VietNamNet Bridge – Business schools are the targets of many [ Vietnamese students, who believe that the finance & banking sector can offer better job opportunities. But they are wrong.
Supply: 29,000, demand: 17,000
Can Van Luc, Deputy General Director of the Bank for Investment and Development of Vietnam (BIDV), gave surprising figures: Vietnam produces 29,000 new finance & banking bachelors every year, while businesses recruit only 17,000. This means that 12,000 new graduates cannot find jobs in their trained majors.
Regarding the qualification of new school graduates, Luc said his bank could find 200 workers from the 7,000 candidates.
“In general, the competition ratio is 1:35, which means that the bank interviews five candidates to find one employee,” he said.
“They (the candidates) lack soft skills, including communication skills, do not turn up at interviews punctually, wear unsuitable attire and even forget their registration numbers,” he added.
Luc also complained that the English skill of many candidates is very poor. BIDV employs workers based on the marks candidates have. 70 percent of the marks are reserved to assess professional knowledge, while the other 30 percent to assess English proficiency.
“Candidates from Hanoi and HCM City tend to have advantages over students from rural provinces in English skills,” he said.
Commercial Director of Marsh Vietnam Vu My Lan noted that there is no connection between training establishments and businesses. In the insurance sector, for example, schools now mostly produce graduates with skills related to social and healthcare insurance, while the commercial insurance sector cannot find suitable candidates.
Who will be recruited, qualified or VIPs?
However, many university students reject the assertion that thousands of bachelors remain unemployed because of their lack of soft skills or poor professional knowledge.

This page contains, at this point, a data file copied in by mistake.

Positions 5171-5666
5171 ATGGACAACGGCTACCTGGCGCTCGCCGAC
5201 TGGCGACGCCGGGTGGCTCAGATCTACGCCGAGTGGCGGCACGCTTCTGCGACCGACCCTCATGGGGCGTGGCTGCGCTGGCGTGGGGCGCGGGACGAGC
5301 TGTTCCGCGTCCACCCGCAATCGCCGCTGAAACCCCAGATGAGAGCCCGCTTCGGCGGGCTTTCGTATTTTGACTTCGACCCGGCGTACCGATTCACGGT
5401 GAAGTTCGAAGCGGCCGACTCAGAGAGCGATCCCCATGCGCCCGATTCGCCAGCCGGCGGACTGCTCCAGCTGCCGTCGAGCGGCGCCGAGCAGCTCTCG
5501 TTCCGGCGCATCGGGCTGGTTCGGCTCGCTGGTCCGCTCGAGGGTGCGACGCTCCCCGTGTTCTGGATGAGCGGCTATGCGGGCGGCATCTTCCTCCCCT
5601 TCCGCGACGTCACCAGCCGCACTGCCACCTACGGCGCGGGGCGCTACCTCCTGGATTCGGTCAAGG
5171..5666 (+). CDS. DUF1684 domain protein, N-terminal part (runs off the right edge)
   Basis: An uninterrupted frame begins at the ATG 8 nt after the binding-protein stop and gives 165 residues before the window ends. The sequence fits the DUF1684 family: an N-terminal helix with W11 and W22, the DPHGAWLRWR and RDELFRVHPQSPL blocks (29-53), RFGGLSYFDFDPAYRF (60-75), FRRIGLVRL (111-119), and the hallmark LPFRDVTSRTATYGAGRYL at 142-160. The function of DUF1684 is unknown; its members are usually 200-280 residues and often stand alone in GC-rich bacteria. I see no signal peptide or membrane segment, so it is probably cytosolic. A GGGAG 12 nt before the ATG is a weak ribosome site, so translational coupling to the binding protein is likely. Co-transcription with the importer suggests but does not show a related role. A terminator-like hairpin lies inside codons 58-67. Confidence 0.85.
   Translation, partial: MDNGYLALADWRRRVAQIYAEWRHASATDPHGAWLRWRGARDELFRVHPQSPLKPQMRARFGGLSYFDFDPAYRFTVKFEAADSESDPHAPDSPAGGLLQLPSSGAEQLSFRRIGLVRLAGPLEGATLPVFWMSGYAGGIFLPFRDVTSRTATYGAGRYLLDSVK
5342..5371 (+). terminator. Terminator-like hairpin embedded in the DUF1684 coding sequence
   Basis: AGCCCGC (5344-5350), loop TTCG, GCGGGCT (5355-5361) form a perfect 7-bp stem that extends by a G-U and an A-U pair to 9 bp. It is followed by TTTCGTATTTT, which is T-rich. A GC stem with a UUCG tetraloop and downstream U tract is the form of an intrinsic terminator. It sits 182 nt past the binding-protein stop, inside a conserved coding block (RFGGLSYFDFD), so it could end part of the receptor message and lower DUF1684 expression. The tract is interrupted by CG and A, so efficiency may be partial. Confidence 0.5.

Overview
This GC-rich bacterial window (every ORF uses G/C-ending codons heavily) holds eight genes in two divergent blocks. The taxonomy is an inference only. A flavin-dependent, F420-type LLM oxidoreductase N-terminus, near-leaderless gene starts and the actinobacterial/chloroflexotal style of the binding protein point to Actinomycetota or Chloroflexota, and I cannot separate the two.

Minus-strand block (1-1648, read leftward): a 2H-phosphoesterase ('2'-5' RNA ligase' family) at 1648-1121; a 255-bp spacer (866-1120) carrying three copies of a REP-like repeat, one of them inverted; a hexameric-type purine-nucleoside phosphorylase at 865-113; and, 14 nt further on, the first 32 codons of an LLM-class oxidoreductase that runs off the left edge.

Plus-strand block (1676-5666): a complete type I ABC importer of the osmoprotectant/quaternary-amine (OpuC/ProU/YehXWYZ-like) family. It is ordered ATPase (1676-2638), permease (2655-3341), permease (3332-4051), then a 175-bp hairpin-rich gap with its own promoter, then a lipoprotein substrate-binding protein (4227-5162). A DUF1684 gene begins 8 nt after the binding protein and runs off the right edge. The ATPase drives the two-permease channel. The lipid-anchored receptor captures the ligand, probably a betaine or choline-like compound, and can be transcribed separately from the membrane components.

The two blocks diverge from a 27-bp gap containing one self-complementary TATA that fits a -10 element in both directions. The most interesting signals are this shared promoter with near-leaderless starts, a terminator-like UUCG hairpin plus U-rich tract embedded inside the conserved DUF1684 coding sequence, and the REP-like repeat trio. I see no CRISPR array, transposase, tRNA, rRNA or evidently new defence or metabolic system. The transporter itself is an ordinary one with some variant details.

“The problem lies in the current recruitment mechanism,” Han Thu Thoa, a law school graduate, said.
According to many students, the order of priority set up by businesses when selecting candidates for employment is as follows: 1) family members of VIPs of the same businesses, 2) those with relations with VIPs at state management agencies, 3) those who enter through the “back door”, paying to money to “buy” jobs, and, finally, 4) those with good professional knowledge.
“This,” Thoa said, “explains why business owners keep complaining that they have to retrain new workers to help get them adapted to the job: they put relations before qualification.”
The director of a privately run business admitted that he prefers candidates with close relations with VIPs to inexperienced new graduates, because good relations with VIPs can bring good contracts.
Luc from BIDV agreed that having good relations with VIPs can be a big advantage for candidates in many cases. A recent survey has found that 58 percent of businesses believe relations play a very important role in their businesses.
However, Luc said the above said priority order must not be the principle for businesses, or they will collapse in the future because they cannot recruit good talent.
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Saigon Business Corporation Pte Ltd (SBC) is incorporated in Singapore since 1994.